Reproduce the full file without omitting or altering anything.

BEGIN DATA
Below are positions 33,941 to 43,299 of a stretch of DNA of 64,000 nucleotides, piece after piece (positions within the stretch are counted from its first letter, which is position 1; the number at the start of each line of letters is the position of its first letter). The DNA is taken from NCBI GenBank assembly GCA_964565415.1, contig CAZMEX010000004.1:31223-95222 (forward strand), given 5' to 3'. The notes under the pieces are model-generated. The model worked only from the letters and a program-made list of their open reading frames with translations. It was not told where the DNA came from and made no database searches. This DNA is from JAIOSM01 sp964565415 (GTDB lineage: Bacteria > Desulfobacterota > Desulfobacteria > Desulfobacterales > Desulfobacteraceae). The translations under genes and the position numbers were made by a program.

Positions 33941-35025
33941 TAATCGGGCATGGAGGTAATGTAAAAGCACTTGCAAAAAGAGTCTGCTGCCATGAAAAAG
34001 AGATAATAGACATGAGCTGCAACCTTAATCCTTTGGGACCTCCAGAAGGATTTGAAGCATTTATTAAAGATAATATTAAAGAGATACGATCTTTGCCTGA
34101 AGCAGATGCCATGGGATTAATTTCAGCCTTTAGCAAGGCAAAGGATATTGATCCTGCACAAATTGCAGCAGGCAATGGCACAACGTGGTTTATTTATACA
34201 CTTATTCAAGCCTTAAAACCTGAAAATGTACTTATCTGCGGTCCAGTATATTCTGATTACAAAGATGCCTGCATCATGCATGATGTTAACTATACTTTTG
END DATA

Below are positions 33,941 to 43,299 of a stretch of DNA of 64,000 nucleotides, piece after piece (positions within the stretch are counted from its first letter, which is position 1; the number at the start of each line of letters is the position of its first letter). The DNA is taken from NCBI GenBank assembly GCA_964565415.1, contig CAZMEX010000004.1:31223-95222 (forward strand), given 5' to 3'. The notes under the pieces are model-generated. The model worked only from the letters and a program-made list of their open reading frames with translations. It was not told where the DNA came from and made no database searches. This DNA is from JAIOSM01 sp964565415 (GTDB lineage: Bacteria > Desulfobacterota > Desulfobacteria > Desulfobacterales > Desulfobacteraceae). The translations under genes and the position numbers were made by a program.

Positions 33941-35025
33941 TAATCGGGCATGGAGGTAATGTAAAAGCACTTGCAAAAAGAGTCTGCTGCCATGAAAAAG
34001 AGATAATAGACATGAGCTGCAACCTTAATCCTTTGGGACCTCCAGAAGGATTTGAAGCATTTATTAAAGATAATATTAAAGAGATACGATCTTTGCCTGA
34101 AGCAGATGCCATGGGATTAATTTCAGCCTTTAGCAAGGCAAAGGATATTGATCCTGCACAAATTGCAGCAGGCAATGGCACAACGTGGTTTATTTATACA
34201 CTTATTCAAGCCTTAAAACCTGAAAATGTACTTATCTGCGGTCCAGTATATTCTGATTACAAAGATGCCTGCATCATGCATGATGTTAACTATACTTTTG